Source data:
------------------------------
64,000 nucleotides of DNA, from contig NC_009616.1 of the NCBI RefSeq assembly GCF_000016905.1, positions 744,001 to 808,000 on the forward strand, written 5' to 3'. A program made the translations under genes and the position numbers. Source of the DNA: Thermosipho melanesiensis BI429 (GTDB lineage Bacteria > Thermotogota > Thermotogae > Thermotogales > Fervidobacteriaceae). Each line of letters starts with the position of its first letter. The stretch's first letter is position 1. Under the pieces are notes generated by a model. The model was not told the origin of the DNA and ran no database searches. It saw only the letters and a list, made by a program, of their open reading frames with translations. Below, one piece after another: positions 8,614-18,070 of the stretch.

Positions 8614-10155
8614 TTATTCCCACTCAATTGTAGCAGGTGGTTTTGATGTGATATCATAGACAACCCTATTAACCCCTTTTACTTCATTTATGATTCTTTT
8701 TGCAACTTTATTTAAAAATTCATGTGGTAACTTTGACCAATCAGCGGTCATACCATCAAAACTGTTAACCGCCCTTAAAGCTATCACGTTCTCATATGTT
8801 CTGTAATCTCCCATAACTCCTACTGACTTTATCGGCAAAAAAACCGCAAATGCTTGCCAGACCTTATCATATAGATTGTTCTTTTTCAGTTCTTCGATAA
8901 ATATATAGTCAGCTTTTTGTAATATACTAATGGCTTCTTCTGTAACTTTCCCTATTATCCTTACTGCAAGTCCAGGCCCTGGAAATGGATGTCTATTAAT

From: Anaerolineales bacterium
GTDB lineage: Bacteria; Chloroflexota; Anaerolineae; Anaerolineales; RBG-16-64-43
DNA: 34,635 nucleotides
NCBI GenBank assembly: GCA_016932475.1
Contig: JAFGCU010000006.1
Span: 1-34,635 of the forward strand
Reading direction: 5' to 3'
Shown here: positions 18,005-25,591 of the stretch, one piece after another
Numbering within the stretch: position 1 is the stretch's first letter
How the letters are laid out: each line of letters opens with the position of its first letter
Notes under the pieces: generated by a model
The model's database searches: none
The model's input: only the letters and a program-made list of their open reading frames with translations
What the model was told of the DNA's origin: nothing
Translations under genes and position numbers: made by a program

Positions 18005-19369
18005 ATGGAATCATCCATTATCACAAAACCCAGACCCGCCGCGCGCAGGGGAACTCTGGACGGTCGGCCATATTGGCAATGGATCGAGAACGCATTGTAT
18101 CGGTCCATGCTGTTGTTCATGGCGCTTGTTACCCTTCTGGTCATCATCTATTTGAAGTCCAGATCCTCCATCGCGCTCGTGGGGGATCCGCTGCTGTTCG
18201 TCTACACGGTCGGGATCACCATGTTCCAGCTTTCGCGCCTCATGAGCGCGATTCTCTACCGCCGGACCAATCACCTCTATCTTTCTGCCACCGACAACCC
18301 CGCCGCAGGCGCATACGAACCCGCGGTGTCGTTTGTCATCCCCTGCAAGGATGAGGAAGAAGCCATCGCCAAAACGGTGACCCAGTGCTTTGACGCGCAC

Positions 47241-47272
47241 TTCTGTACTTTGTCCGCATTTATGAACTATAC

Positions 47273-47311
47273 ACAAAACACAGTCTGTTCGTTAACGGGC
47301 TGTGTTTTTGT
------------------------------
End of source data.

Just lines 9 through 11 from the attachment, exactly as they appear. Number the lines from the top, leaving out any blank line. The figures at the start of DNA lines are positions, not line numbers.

DNA: 34,635 nucleotides
NCBI GenBank assembly: GCA_016932475.1
Contig: JAFGCU010000006.1